Saturday, 31 July 2010

Tips on how to get loans

Banks tell how they rate credit worthiness of an application

EVERY year, the SMI Association of Malaysia receives complaints from its members about the difficulties of securing credit.

President Chua Tiam Wee says while companies with good track records do not face a major issue in this area, start-up companies and those with less-than-rosy track records continue to have doors shut on them.

Wee suggests two solutions. The first is his call on banks to evaluate the applications of small and medium enterprises (SMEs) carefully and to try to understand the nature of their business and industry.

The second is a call to empower SME Bank to collect deposits, along the lines of a commercial bank.
“This may then help the bank to increase lending to SMEs,” he says.

Chua says SME Bank currently relies on Government funding and its paid-up capital of about RM1.35bil is very small.

How does a bank rate the credit worthiness of an application?

AmBank (M) Bhd retail banking managing director Datuk Mohamed Azmi Mahmood says banks would generally assess five credit factors of an applicant.

These are character, capacity, capital, condition and collateral.

Azmi says character refers to the borrowers’ “willingness” to repay while capacity refers to their ability to generate adequate cashflow to repay the loan.

The remaining three factors – capital, condition and collateral – can be mitigated or compensated by the favourable economic climate and government-guaranteed schemes such as those under Credit Guarantee Corp (M) Bhd (CGC) and Syarikat Jaminan Pembiayaan Perniagaan Bhd, he says.

Azmi says borrowers must show good character, management competency and ability to repay existing loan obligations and other creditors.

“The lack of credit history for those applying for bank loans for the first time can be mitigated and compensated by relevant supporting documents such as updated financial accounts, bank statements and letter of award,” he says.

He says it is important that SMEs maintain proper book keeping to ensure that these documents are available when required, especially their audited financial accounts. “Loan applications from sectors or industries that the Government is promoting will also have a better chance of having their applications approved,” Azmi says.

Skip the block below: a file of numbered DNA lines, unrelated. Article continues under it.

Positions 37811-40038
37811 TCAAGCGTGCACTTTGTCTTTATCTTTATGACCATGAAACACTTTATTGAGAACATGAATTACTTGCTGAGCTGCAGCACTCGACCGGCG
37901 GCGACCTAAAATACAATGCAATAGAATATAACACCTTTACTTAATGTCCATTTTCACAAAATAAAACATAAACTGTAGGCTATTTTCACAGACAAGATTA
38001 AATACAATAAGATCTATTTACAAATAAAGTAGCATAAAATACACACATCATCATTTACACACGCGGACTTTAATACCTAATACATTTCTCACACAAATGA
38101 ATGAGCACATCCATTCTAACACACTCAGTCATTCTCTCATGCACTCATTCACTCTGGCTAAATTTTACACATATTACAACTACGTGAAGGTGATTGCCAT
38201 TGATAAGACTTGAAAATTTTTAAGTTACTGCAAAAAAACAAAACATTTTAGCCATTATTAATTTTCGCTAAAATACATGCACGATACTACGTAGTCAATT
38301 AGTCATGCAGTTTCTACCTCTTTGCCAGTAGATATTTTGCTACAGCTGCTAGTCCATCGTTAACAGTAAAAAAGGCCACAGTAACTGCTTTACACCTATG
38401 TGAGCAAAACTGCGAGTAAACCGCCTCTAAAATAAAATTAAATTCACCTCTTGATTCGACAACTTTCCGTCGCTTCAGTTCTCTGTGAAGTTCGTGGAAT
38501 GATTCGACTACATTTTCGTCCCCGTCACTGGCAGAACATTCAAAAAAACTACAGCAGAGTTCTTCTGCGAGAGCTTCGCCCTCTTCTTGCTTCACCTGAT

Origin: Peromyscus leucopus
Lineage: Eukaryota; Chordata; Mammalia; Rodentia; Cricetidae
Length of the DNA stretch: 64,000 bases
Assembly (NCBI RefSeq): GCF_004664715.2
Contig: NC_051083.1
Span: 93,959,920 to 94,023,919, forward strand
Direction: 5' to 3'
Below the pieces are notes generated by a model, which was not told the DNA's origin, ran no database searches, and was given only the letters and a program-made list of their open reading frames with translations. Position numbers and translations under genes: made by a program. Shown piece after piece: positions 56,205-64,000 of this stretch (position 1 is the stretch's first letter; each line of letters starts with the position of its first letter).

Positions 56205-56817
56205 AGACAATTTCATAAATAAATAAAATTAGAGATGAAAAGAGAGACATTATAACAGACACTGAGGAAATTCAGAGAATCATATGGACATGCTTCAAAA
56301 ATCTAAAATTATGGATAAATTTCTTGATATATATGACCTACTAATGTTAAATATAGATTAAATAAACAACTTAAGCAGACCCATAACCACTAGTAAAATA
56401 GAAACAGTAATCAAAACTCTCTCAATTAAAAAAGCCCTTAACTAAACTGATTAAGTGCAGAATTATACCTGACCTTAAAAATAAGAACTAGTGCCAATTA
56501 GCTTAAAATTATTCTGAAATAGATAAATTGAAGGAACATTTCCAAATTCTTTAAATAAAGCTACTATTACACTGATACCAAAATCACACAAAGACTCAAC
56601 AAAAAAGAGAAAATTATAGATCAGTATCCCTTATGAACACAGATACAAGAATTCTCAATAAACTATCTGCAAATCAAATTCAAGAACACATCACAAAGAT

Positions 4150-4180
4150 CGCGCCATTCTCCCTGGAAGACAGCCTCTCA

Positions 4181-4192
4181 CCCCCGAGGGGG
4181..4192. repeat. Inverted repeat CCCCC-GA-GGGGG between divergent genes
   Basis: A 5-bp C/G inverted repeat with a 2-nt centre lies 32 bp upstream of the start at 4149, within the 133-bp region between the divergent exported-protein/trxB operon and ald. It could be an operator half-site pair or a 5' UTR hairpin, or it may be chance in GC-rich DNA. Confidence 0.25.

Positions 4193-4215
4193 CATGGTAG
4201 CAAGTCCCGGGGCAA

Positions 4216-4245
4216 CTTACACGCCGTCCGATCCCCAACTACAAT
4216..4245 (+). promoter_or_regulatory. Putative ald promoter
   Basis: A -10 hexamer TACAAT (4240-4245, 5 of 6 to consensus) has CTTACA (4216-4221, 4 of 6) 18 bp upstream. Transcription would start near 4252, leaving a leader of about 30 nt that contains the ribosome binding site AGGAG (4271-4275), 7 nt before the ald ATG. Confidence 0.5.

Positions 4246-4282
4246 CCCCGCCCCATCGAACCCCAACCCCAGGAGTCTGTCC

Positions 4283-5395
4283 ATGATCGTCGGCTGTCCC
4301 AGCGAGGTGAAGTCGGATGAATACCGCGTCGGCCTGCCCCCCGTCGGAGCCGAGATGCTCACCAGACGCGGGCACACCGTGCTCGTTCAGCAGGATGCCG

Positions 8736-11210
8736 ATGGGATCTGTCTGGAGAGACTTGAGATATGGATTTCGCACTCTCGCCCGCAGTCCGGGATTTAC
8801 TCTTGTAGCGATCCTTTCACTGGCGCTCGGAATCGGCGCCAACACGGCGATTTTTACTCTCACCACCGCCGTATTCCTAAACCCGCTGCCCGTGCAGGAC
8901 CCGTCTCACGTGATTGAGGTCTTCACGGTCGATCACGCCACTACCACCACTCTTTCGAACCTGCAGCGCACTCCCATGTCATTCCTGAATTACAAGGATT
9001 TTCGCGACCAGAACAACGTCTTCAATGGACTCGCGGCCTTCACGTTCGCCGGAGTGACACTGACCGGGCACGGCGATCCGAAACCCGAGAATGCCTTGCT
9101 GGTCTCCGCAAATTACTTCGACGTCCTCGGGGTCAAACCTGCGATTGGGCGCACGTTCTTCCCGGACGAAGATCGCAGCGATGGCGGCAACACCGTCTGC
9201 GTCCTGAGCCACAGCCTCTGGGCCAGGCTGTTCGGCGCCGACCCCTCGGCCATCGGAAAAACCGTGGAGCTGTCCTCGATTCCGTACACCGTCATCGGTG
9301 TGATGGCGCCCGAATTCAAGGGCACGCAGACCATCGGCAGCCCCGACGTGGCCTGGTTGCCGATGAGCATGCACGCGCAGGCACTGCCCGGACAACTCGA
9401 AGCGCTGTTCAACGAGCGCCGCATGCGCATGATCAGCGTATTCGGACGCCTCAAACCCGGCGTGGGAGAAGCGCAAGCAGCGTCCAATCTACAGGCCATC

He says SME loans make up a fourth of AmBank’s loan portfolio to corporates and enterprises last year.
Hong Leong Bank Bhd group managing director Yvonne Chia says loan applications that show good repayment capacity, acceptable business risks and account performance track records will be considered favourably.

She says financial assistance to SMEs comprised 40% of Hong Leong Bank’s business banking portfolio as at March 2010.

Meanwhile, HSBC Bank Malaysia Bhd deputy managing director (commercial banking and director sales) Thomas Varughese says one of the main reasons to reject an application is the lack of financial information that can show the sustainability or viability of a business.

For instance, he says, many SMEs do not pay enough attention to managing their financial position to portray a picture of success, or to show evidence of business continuity.

This makes it difficult to approve the application, Varughese says.

“Poor credit history of the SMEs, including that of its directors and/or guarantors is another issue,” he says.

Varughese says if the SMEs or their associated directors or guarantors have exhibited poor credit history, which is shown in missing payments on their existing loans including personal loans and credit cards, this will give a negative impression on the overall credit assessment.

To secure a loan, he says, SMEs should have a detailed business plan that explains why the loan is needed in the first place.

“It will also be helpful to provide information about the business (company or management profile), nature of the business and financial statements or accounts for at least the last two to three years,” he says.

Varughese says the provision of well-thought-through cashflow statements can also provide further evidence for the need for the financial assistance, adding that SMEs may visit HSBC website for guidance on how to apply for loans.

He says that as of last year, more than 22% of HSBC’s loan portfolio is SMEs loans.

Varughese says the bank is not keen to finance businesses that may be considered as unsustainable or destructive to the environment.

“At HSBC, we believe that being a sustainable business is not only about delivering profitable long-term growth, but also about maintaining a stable environment and building healthy, educated communities,” he says.

 By LEE KIAN SEONG  
lks@thestar.com.my


1 comment:

  1. It is easier to get the loans than debts repayment as interests could be more than the principal amount of borrowings.

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